Sunday, October 25, 2015

Summer Fall Winter Spring

In a temperate climate (one with four seasons), we take summer for granted. Where I live, it lasts a relatively short time - full of hot and humid days, hot and humid nights, broken only by rain ranging from gentle to torrential. In the fall, the temperatures begin to descend, the humidity gradually departs accompanied by still more rain, the migratory birds leave in groups, and the plants prepare for hibernation.  In the winter, which (here) lasts the longest of all of the seasons, the temperatures plummet and rain falls in the form of snow - sometimes little, sometimes much - and most people (and animals) hole up until it passes. And in the spring, which starts later than the calendar says it does, temperatures creep upward, the snow and ice melt, birds return, and there is a hint (growing ever stronger) of fresh green grass as the stiff ground yields under our feet.

Throughout the seasons stand the deciduous trees - graceful or gnarled, tall or squat, their beauty is unsurpassed. They are the first to signal the changes in season - in summer, their seeds have fallen and their leaf colour deepens, and their canopies grow large and shade those who wish to seek the shade; in fall, they produce less chlorophyll and their hidden colours emerge before the leaves dry out and fall; in winter, they patiently wait, sap frozen in a state of suspended animation, and long before the first blade of grass, the sap starts to flow and their branches are pregnant with new life.  

Photo "Autumn Gold" provided by
Simon Howden at
So like the stages of life.  It seems that in our prime, when we are flourishing and thriving, we provide automatic shelter for those who need help - until they don't anymore, and our little ones, the ones we protected for so long, fly away.  Then, the colours of our life emerge as we stop trying to rely on ourselves and just relax and let go - the beauty is indescribable and yet, we are so often unaware of it.  Eventually, the moment comes when we let go completely, and fly away ourselves.  What is left behind is a cold reality for those left behind - the grief of winter, where nothing moves except the frigid winds of loneliness and despair.  Sometimes, all that can be hoped for is to endure - endure until the spring comes ... for it always comes, even though the winter seems the longest.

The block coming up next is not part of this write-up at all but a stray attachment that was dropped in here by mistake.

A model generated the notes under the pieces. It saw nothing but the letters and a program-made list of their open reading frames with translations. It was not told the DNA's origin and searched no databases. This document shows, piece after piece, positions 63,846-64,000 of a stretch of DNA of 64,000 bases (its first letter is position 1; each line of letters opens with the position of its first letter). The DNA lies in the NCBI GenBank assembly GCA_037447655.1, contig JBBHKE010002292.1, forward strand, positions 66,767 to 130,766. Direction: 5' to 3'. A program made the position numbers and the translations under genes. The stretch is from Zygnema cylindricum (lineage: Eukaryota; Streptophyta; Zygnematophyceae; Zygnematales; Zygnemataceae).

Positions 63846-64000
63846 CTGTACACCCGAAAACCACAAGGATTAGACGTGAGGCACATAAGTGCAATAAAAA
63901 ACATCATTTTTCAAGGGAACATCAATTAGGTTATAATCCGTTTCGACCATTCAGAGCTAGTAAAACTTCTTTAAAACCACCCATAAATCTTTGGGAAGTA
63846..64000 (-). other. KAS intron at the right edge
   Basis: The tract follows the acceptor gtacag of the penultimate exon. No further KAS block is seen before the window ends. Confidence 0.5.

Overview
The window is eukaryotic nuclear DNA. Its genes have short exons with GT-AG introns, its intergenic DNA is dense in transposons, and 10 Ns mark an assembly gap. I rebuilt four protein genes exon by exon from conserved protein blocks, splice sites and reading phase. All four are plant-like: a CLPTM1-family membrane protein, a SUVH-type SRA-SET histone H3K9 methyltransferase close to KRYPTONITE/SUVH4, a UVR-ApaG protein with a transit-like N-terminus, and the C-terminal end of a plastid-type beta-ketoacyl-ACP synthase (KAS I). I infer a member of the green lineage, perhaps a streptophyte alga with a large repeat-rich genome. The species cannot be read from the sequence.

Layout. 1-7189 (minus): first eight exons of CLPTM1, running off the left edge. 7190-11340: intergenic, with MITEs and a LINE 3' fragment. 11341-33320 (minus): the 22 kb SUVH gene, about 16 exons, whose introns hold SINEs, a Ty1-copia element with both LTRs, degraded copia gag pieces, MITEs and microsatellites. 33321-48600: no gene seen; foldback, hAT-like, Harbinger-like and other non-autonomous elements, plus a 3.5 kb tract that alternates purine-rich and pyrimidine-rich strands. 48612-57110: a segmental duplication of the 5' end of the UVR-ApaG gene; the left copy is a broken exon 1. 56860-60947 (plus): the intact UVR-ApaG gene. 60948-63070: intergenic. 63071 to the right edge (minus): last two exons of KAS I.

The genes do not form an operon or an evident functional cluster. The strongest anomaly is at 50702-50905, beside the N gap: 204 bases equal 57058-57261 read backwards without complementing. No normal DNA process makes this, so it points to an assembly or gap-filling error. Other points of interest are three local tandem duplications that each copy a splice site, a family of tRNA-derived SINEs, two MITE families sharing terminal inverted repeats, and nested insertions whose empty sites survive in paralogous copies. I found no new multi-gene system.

And then comes the shift in the wind, the warming of the earth, the imperceptible lengthening of the days.  And it is the trees - bless them, they have not died as it appeared - which burgeon with hope, and in the very spot vacated by the leaves that departed months ago, new shoots form, unseen except for the swelling promise: buds from which will eventually burst new leaves and seeds for the next generation. 

Photo "Maple Seeds" courtesy of
Carlos Porto at
Those who have died have flown, and in fact, nourish the new growth of those who come after - a never-ending cycle of birth, growth, life, maturity, death, grief, and rebirth, - all showing us that it is not an end when circumstances change.  There is only change.  Though change is hard to endure, it is one of the unchanging things about life.

The sap still lives; the sun still gives light and (though it does not seem so in winter) warmth to sustain us.  And in the very spot where once there was loss, there will be that spark of life, even though it might look like it is dead and hopeless now.  There is hope.  Life is eternal.  The container, the manifestation of life may disappear, but it does not mean that life ceases to exist.  It only means that it has changed form.  And someday too, we will join in the dance and learn for ourselves what it is to change form, to fly away and in so doing, nurture those yet to come.

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